The volume of residential construction lending declined starting at the beginning of 2019, but it’s continued an upward trajectory through the first quarter of 2021. Last year wrapped up with a drop in residential construction loan volume as well because of fast sales growth, which reduced outstanding loans. For the first quarter of 2021, the volume of residential construction loans made for one to four unit projects advanced by 1.1% or $0.8 billion, according to the National Association of Home Builders.
This loan volume expansion placed the total stock of home building construction loans at $78.2 billion.
On a year-over-year basis, the stock of residential construction loans is down 4%, with quarterly loan declines in two of the last three quarters. Since the first quarter of 2013, the stock of outstanding home building construction loans has grown by 92%, an increase of almost $37.5 billion.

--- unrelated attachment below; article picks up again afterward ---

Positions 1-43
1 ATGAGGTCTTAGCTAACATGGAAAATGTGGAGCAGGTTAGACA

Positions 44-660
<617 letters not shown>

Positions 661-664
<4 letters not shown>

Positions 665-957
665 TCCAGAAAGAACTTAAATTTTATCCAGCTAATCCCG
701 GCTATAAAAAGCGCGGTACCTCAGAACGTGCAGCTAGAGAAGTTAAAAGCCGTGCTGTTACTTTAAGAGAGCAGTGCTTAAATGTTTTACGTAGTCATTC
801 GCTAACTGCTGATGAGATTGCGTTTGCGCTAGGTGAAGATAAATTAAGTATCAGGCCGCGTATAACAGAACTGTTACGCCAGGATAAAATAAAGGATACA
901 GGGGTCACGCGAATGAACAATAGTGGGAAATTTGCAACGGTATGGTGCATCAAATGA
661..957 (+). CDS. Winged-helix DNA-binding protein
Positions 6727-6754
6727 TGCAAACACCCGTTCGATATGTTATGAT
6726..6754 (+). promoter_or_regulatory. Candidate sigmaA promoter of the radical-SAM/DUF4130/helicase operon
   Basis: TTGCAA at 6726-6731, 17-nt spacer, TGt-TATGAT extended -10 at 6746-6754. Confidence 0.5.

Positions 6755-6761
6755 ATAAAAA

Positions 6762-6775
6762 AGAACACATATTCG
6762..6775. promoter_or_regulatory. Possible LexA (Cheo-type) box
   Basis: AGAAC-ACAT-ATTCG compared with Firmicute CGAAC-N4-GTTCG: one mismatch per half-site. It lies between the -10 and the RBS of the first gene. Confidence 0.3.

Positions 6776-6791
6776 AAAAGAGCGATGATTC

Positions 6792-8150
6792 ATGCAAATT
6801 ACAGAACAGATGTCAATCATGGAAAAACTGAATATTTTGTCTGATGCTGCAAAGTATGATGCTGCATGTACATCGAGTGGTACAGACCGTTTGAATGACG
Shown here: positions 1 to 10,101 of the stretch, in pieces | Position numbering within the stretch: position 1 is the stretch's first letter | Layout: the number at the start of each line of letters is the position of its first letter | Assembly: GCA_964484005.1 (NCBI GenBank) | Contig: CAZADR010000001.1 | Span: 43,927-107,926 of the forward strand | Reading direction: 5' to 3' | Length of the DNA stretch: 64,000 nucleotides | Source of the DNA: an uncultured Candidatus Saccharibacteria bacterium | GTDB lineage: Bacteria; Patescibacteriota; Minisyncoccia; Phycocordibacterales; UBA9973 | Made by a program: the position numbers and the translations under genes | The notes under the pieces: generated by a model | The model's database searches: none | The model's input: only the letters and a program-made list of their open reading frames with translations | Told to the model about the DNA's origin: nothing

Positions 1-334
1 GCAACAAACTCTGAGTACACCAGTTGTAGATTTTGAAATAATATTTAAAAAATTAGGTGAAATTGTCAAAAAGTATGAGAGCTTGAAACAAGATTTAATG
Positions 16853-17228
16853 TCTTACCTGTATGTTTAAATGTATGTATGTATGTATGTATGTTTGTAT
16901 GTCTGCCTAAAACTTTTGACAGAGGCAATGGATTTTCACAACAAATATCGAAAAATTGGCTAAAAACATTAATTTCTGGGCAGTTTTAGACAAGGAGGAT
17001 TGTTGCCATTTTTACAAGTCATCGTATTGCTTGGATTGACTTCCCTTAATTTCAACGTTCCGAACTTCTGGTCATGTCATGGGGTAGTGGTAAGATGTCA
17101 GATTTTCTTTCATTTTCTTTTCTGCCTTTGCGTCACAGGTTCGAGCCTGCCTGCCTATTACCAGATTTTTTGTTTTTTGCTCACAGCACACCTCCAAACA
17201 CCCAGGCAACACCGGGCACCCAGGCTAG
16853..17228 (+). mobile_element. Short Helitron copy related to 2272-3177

It is worth noting the FDIC data represent only the stock of loans, not changes in the underlying flows, so it is an imperfect data source. Lending remains much reduced from years past. The current amount of existing residential AD&C loans now stands 62% lower than the peak level of residential construction lending of $204 billion reached during the first quarter of 2008. Alternative sources of financing, including equity partners, have supplemented this capital market in recent years.